- Reverse discrimination is defined as engaging in actions that have a negative impact or that disfavor someone who was traditionally in a majority position.
An example of reverse discrimination is when a school system automatically lets in women instead of men, even when the men are far more qualified in terms of grades and credentials.
reverse discrimination definition by Webster's New World
Webster's New World College Dictionary Copyright © 2010 by Wiley Publishing, Inc., Cleveland, Ohio. Used by arrangement with John Wiley & Sons, Inc.
discrimination in hiring, college admissions, etc. directed against members of certain social or racial groups, as white males, thought of as being dominant or having benefited from past discrimination against minority groups who are now favored, often as a result of affirmative action
reverse discrimination definition by American Heritage Dictionary
nounThe American Heritage® Dictionary of the English Language, 4th edition Copyright © 2010 by Houghton Mifflin Harcourt Publishing Company. Published by Houghton Mifflin Harcourt Publishing Company. All rights reserved.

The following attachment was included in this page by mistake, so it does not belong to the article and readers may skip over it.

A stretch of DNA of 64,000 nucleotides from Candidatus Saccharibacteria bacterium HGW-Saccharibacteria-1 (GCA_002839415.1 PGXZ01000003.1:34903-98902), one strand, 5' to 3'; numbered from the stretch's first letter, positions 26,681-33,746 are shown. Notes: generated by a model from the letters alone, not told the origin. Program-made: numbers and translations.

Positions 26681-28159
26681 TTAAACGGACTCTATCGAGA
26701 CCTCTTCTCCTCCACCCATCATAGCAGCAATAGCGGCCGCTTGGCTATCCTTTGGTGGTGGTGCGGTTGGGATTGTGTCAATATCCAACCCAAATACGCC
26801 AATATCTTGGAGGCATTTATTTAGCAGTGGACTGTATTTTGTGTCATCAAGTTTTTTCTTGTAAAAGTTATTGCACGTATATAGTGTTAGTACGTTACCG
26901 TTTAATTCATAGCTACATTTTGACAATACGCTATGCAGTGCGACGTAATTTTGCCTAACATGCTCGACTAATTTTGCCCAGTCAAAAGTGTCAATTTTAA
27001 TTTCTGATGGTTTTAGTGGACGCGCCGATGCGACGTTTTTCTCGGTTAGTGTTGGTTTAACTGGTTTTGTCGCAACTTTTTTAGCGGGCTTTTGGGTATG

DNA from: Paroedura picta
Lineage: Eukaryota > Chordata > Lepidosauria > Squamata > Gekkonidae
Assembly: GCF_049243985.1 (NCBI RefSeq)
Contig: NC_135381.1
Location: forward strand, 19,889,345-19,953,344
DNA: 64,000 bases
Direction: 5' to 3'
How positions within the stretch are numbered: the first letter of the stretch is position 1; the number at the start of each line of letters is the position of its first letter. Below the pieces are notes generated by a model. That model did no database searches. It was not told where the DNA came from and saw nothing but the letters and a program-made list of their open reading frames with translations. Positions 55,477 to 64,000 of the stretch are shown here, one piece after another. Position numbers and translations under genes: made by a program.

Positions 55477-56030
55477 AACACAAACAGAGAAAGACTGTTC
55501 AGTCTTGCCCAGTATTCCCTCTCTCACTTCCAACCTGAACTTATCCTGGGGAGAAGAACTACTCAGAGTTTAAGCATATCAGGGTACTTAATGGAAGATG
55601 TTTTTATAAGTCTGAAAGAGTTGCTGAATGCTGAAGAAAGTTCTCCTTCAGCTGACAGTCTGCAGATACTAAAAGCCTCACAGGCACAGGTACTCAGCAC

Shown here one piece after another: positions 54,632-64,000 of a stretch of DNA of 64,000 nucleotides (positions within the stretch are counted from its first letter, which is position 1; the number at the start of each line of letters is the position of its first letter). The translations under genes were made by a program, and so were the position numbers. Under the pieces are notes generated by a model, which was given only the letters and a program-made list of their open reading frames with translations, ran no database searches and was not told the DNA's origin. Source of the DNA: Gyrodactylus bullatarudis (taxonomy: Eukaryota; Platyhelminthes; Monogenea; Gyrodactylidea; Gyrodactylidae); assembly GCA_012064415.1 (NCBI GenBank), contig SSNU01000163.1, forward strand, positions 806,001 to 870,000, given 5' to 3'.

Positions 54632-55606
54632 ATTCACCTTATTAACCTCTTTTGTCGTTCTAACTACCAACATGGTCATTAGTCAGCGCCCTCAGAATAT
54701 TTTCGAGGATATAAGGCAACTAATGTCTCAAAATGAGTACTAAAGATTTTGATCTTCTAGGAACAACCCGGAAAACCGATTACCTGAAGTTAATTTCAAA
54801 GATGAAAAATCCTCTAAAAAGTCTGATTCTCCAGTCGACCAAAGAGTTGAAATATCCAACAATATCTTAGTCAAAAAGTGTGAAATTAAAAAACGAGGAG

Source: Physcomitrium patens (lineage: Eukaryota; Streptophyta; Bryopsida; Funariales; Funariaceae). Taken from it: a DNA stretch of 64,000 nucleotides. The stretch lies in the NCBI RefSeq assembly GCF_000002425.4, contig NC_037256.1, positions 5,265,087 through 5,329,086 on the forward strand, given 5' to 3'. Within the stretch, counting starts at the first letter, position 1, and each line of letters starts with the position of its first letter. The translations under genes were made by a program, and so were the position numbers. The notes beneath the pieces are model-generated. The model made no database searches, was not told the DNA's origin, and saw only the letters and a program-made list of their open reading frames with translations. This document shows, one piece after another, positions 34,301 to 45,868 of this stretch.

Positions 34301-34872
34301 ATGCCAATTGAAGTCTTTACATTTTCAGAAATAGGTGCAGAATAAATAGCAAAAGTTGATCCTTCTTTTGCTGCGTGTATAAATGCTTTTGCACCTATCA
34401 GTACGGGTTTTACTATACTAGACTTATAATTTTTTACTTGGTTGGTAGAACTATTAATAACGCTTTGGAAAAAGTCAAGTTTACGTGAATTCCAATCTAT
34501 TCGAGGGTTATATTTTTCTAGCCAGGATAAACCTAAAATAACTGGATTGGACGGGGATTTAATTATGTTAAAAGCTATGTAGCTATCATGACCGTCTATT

Discrimination against members of a dominant or majority group, especially when resulting from policies established to correct discrimination against members of a minority or disadvantaged group.
reverse discrimination - Business Definition
The American Heritage® Dictionary of Business Terms Copyright © 2010 by Houghton Mifflin Harcourt Publishing Company. Published by Houghton Mifflin Harcourt Publishing Company. All rights reserved.
Hiring and promotion policies practiced against a majority group. Affirmative action favoring a minority group results in reverse discrimination.
reverse discrimination - Legal Definition
A term used to refer to the exclusion of a member of a majority class not commonly discriminated against, to compensate for the traditional discrimination against a minority member. For example, management positions traditionally filled by members of the white race would be filled by African Americans, Asians, or Hispanics to the exclusion of any white candidates, even if the latter had seniority or were better qualified by reason of education, expertise, or temperament. It has been contended that such treatment, broadly known as affirmative action, is in violation of the equal protection clause of the Fourteenth Amendment of the United States Constitution, as well as Title VII of the Civil Rights Act of 1964.